WASHINGTON – In a series of tweets June 5, U.S. President Donald Trump seemed to express frustration with his own lawyers’ efforts to push forward with a revised version of a plan that seeks to temporarily ban travelers and refugees from certain majority Muslim countries, and said the lawyers “should have stayed with the original travel ban.”
On June 1, the U.S. Department of Justice asked the U.S. Supreme Court to overturn decisions by lower courts blocking the travel ban. The Justice Department is seeking a way to implement the president’s troubled executive order, which the other lower courts have blocked saying it unfairly targets Muslims, despite a revision – one that the president criticized as “watered down” on Twitter.
The Supreme Court of the United States has given opponents of the travel ban until June 12 to respond to the government’s request to allow immediate implementation of the executive order.
It’s hard to say what impact the president’s words – and tweets – will have on any decision by the high court, but he vented his frustrations against the courts calling them in tweets “slow and political.”
The 9th U.S. Circuit Court of Appeals as well as the 4th U.S. Circuit Court of Appeals have heard arguments for and against the order that aims to prevent citizens from six majority-Muslim countries from entering the United States for a period of 90 days. It also asks that refugees wait 120 days before entering the country and cuts the number of refugees the U.S. accepts each year to 50,000. The U.S. previously had accepted up to 110,000.
It’s been highly expected that the fate of the order would eventually be decided by the justices of the highest court of the land, but the Trump administration is trying to speed up the pace of that decision and wants the order implemented while the Supreme Court decides.
On May 25, the 4th U.S. Circuit Court of Appeals – as a three-judge panel of the 9th Circuit before it – rejected its implementation, saying that the order “drips with religious intolerance, animus and discrimination” and in 10-3 ruling upheld a lower court’s injunction to keep the ban from going into effect. Many of the arguments against the executive order have pointed to the president’s remarks against Muslims, during and after the campaign, including some remarks he has made via Twitter.
“We need to be smart, vigilant and tough. We need the courts to give us back our rights. We need the travel ban as an extra level of safety!” the president tweeted June 3 as news about terrorist attacks in London flashed in headlines around the world.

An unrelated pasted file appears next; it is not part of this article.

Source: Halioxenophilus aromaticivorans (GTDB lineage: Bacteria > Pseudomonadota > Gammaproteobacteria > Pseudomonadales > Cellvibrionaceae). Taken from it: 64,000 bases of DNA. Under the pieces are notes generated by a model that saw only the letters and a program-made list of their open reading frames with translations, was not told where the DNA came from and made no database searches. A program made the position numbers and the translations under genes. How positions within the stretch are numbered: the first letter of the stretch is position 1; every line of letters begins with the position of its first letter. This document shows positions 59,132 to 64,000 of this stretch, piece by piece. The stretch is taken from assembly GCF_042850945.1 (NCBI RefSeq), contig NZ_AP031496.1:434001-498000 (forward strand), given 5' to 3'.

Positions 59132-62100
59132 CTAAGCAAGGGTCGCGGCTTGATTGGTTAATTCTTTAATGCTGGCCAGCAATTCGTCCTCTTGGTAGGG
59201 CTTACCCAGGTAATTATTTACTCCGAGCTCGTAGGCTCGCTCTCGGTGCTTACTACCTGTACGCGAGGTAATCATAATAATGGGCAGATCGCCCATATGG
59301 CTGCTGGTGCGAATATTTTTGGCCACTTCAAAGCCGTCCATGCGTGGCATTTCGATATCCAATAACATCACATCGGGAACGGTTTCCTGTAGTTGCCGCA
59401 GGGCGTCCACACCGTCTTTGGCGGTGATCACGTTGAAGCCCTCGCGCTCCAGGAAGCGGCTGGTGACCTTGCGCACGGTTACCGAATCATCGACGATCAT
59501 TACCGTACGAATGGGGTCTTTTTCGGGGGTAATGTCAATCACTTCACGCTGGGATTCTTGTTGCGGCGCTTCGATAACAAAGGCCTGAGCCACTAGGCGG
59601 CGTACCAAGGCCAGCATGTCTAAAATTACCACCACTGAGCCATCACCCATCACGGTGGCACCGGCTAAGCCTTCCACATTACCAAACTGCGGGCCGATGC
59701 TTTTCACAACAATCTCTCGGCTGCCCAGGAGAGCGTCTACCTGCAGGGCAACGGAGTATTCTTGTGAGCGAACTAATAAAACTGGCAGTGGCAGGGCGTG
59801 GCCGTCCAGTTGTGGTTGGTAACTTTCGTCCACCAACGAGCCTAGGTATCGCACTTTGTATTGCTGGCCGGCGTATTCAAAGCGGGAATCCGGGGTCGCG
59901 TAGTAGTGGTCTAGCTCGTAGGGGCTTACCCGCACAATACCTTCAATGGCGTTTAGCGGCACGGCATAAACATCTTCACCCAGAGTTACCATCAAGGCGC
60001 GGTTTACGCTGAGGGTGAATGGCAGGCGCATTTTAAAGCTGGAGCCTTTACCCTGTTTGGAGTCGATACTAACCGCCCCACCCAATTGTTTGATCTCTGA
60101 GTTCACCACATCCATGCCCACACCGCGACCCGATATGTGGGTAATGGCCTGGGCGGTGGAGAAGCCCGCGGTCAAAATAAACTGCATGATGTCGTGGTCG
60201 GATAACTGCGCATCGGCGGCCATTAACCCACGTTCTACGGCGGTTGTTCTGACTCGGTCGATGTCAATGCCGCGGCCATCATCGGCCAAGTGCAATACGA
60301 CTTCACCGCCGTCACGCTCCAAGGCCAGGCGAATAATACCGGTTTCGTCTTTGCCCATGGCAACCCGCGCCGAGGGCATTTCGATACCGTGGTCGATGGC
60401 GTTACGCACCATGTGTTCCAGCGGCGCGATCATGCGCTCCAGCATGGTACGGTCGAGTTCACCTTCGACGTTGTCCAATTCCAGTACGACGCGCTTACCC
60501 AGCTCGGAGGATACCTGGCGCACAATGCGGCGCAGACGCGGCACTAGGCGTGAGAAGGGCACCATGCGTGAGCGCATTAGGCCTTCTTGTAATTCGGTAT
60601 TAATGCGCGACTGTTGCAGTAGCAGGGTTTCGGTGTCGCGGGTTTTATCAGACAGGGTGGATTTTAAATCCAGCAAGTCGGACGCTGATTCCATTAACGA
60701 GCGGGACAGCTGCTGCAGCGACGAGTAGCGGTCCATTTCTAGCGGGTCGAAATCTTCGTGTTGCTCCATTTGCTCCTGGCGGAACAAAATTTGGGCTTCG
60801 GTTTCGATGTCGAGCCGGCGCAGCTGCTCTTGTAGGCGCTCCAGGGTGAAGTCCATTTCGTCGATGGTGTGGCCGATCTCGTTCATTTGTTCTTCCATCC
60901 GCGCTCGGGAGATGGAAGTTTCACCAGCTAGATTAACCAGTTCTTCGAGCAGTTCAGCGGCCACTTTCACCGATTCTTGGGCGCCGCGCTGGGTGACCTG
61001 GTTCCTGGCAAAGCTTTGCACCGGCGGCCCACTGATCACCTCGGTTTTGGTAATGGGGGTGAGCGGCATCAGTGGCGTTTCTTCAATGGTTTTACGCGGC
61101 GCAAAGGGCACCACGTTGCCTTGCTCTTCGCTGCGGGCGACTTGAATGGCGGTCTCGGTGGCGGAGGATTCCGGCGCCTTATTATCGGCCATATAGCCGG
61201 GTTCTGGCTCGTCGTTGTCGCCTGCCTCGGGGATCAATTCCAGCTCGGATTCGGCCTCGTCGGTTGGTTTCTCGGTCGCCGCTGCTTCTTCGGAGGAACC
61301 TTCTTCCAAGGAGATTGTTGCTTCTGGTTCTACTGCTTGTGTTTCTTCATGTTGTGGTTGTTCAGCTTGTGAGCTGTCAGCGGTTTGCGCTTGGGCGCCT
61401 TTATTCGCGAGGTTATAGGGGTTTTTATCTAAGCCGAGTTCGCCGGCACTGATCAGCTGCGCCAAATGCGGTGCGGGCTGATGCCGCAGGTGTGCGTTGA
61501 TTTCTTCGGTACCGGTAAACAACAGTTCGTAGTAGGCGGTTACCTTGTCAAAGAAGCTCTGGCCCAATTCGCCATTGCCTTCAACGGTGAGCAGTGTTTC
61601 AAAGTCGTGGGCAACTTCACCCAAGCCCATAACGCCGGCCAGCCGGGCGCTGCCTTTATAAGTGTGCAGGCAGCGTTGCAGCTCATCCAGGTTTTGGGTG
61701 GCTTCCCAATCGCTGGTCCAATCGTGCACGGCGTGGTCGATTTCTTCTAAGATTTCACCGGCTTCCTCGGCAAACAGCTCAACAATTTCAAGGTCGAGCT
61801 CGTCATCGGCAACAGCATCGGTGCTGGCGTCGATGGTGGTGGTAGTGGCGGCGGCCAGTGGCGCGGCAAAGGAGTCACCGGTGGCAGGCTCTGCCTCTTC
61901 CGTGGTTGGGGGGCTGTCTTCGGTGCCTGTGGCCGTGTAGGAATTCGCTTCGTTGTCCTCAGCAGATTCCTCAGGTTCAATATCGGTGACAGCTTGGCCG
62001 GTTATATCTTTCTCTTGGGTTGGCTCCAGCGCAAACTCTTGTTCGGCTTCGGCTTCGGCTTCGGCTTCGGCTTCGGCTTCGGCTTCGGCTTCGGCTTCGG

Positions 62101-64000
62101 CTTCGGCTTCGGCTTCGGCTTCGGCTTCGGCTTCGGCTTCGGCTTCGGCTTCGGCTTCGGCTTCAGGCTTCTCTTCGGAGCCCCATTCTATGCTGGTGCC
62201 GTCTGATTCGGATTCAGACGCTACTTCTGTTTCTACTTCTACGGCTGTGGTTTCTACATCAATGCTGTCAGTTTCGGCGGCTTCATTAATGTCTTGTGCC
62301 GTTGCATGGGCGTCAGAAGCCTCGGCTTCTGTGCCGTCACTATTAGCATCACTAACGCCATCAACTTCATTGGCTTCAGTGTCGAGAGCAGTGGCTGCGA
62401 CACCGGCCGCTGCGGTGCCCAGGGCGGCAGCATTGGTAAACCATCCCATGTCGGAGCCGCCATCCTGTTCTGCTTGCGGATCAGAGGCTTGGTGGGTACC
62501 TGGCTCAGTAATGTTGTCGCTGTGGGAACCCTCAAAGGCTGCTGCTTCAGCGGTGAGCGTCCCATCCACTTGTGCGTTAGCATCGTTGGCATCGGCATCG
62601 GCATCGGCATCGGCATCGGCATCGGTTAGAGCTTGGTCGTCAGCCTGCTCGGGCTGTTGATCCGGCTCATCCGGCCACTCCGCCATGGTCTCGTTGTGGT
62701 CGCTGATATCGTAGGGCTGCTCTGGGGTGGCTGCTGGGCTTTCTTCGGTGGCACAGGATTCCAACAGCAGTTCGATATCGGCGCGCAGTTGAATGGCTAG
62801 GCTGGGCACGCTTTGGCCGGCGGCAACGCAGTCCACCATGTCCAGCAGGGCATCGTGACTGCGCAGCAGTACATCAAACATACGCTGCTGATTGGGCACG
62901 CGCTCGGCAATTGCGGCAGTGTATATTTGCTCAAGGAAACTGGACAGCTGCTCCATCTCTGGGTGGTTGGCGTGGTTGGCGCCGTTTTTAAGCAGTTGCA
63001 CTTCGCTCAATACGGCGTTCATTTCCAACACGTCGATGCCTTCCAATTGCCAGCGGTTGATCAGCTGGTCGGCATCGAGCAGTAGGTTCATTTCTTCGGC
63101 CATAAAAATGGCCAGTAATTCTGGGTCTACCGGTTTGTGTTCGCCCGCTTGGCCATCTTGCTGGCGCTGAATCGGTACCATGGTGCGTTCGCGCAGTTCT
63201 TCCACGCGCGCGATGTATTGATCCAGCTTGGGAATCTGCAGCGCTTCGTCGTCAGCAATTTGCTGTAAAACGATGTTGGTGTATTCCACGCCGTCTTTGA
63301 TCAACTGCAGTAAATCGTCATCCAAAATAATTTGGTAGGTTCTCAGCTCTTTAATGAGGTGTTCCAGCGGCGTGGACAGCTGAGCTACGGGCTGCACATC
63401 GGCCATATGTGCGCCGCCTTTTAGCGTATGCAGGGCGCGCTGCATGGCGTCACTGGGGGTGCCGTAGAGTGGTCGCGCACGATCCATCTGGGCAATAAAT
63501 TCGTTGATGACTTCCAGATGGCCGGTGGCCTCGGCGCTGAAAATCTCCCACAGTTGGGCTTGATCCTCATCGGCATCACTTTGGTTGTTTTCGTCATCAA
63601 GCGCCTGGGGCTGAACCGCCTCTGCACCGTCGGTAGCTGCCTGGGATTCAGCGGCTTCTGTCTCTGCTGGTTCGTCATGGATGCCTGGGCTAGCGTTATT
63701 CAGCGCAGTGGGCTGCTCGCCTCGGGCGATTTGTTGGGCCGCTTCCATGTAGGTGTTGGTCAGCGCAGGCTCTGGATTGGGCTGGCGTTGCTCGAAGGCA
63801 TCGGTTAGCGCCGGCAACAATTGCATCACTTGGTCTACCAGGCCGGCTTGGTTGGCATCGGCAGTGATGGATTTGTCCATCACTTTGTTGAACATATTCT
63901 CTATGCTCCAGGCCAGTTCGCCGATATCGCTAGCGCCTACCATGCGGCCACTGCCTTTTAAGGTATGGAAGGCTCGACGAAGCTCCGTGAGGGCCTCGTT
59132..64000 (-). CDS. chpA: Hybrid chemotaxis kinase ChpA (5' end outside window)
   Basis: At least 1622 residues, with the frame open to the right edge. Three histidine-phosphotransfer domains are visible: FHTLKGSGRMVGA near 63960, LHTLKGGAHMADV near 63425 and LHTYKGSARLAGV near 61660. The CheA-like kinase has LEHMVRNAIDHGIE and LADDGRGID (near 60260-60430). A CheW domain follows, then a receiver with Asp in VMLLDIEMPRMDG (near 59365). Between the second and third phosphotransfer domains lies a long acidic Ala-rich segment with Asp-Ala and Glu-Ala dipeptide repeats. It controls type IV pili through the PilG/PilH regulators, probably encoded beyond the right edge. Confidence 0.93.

Some judges have asked why the president’s statements, past or present, should matter in deciding the intent of an executive order. In a strongly worded dissent, Judge Paul Niemeyer of the 4th Circuit said the majority’s reliance on campaign statements for its ruling “to impose a new meaning on an unambiguous executive order is completely strange to judicial analysis.”
Lawyers for the government have said the president wants to protect the country from potential acts of terrorism and is not seeking to discriminate against Muslims. But some think that the president isn’t helping the Justice Department make its case by making public statements such as the one he tweeted June 5, saying: “In any event we are EXTREME VETTING people coming into the U.S. in order to help keep our country safe.”
In a White House news briefing shortly after the barrage of Trump’s tweets on the travel ban, Deputy Press Secretary Sarah Huckabee Sanders said communicating via social media is “really important” for the president because it gives him a way to communicate “that isn’t filtered through media bias.”
On the same day, The Associated Press reported that New York lawyer George T. Conway III, husband to White House adviser Kellyanne Conway, criticized the president’s tweets saying – also via Twitter – that while Trump’s remarks may make some people “feel better,” they won’t help the Office of the Solicitor General, which conducts government litigation before the Supreme Court, “get 5 votes,” or the majority needed for the order to be considered constitutional.
The U.S. Conference of Catholic Bishops have said the initial executive order as well as its revision is troubling, particularly because of the consequences of keeping out refugees seeking to escape dangerous situations.
“The revised order … still leaves many innocent lives at risk,” said Bishop Joe S. Vasquez of Austin, Texas, who is chair of the USCCB’s Committee on Migration, in the statement after the March 6 revision of the executive order. He added that the bishops and the church “believe in assisting all those who are vulnerable and fleeing persecution, regardless of their religion.”
Copyright ©2017 Catholic News Service/U.S. Conference of Catholic Bishops.